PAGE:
The Fundamental and Applied Studies of Emulsion Stability (FASES) experiment is undergoing extensive science testing using the flight sample cells in the Engineering Model of the Fluid Science Laboratory at the MARS User Support and Operations Centre (USOC) in Naples, Italy. This replanning follows the demanifesting of FASES from the 39P Progress launch in September (due to the upgrade constraints of the Video Management Unit of the Fluid Science Laboratory). The flight of the Experiment Container will now be rescheduled to a later Progress launch. This experiment will be studying emulsion properties with advanced optical diagnostics. Results of the FASES experiment hold significance for oil extraction processes, and in the chemical and food industries.

The GeoFlow-2 experiment has been stowed in the Integrated Cargo Carrier (ICC) of ATV-2 Johannes Kepler for launch in mid February 2011 and subsequent processing of an exhaustive scientific programme for a couple of months in the Fluid Science Laboratory. Final science and experiment operations preparation activities are currently taking place at the involved USOCs.

European Physiology Modules and Experiments
The European Physiology Modules facility was activated on 17 November and accumulated data was downlinked for the DOSIS experiment. The European Physiology Modules facility is equipped with different science modules to investigate the effects of long-duration spaceflight on the human body, with experiment results contributing to an increased understanding of terrestrial problems such as the ageing process, osteoporosis, balance disorders, and muscle wastage.

DOSIS
The Dose Distribution inside the ISS (DOSIS) experiment is progressing well during its time on orbit, with the instrument still acquiring data using one of the active DOSTEL detectors (DOSTEL-2) in the European Physiology Modules. Accumulated data for the experiment was downlinked via the European Physiology Modules facility on 17 November. The passive detectors for DOSIS, which were deinstalled and returned to earth on STS-132 Shuttle Atlantis, are currently undergoing scientific analyses. The DOSIS experiment determines the nature and distribution of the radiation field inside European Columbus laboratory using different active and passive detectors spread around the laboratory. This is the first time that 'area dosimetry' has been undertaken on Columbus to measure the spatial radiation gradients inside the module.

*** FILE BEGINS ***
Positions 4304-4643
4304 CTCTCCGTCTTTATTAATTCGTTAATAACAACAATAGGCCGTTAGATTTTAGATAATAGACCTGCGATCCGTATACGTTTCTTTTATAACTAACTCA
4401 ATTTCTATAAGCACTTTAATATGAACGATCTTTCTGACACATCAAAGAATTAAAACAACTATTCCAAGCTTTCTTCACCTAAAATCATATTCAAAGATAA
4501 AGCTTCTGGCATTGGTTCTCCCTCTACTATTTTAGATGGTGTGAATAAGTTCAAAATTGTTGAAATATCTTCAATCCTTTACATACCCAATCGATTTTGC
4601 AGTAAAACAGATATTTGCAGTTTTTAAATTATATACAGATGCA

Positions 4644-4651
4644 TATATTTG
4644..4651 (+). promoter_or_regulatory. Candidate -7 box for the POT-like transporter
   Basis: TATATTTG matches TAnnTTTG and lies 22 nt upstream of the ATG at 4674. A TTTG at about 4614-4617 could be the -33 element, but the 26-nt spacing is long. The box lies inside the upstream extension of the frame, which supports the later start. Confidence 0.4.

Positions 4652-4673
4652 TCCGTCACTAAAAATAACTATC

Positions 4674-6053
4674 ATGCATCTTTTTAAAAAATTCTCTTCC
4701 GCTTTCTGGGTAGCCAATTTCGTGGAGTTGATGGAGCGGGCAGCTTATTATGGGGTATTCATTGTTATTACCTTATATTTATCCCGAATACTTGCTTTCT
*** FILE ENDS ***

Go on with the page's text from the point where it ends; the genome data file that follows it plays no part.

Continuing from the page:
Vessel Imaging Experiment
A new session of ESA’s Vessel Imaging experiment was carried out in conjunction with NASA’s Integrated Cardiovascular Experiment on 15 November. This session of both joint experiments was carried out by ISS Flight Engineer Shannon Walker (assisted by Doug Wheelock). This consisted of an echography scan (see Human Research Facility 1 below) with ECG and heart rate measurements also being taken. On the ESA side support came from DAMEC and CADMOS, two of the User Support and Operations Centres for ESA, via the Columbus Control Centre in Oberpfaffenhofen in Germany.

ESA’s Vessel Imaging experiment evaluates the changes in central and peripheral blood vessel wall properties and cross sectional areas of long-duration ISS crewmembers during and after long-term exposure to weightlessness. A Lower Body Negative Pressure programme runs in parallel to Vessel Imaging. Flow velocity changes in the aorta and the middle cerebral and femoral arteries are used to quantify the cardiovascular response to fluid shifts. Vessel Imaging aims to optimise the countermeasures used routinely during long-duration space missions.

ALTEA-Shield
The ALTEA (Anomalous Long Term Effects on Astronauts) Shield experiment is ongoing and acquiring data via its silicon detector units. For the majority of the reporting period all six detectors were gathering data, with one less detector in use on 18 and 19 November. The experiment aims at obtaining a better understanding of the light flash phenomenon, and more generally the interaction between cosmic rays and brain function, as well as testing the effectiveness of different types of shielding material. The experiment is currently undertaking a 3-dimensional survey of the radiation environment in the US laboratory.

Vessel Identification System (VIS)
Following the swap of receiver for the Vessel Identification System (commonly known as the Automatic Identification System, AIS) on 27 October, data acquisition is ongoing and telemetry is still being successfully received by the Norwegian User Support and Operation Centre (N-USOC) in Trondheim via ESA’s Columbus Control Centre in Germany. The Vessel Identification System has acquired an extensive amount of data in the past months since its installation in Columbus.

The Vessel Identification System consists of the two different receivers (NORAIS and LuxAIS), which are alternated every three months or so, and the ERNO-Box, which is used as a data relay for the Vessel Identification System, whose antenna was installed on the outside of Columbus during an EVA on 21 November 2009. The Vessel Identification System is testing the means to track global maritime traffic from space by picking up signals from standard AIS transponders carried by all international ships over 300 tonnes, cargo vessels over 500 tonnes and all types of passenger carriers. Meanwhile various service entities have been asking to get access to the VIS data which is continuously acquired on Columbus.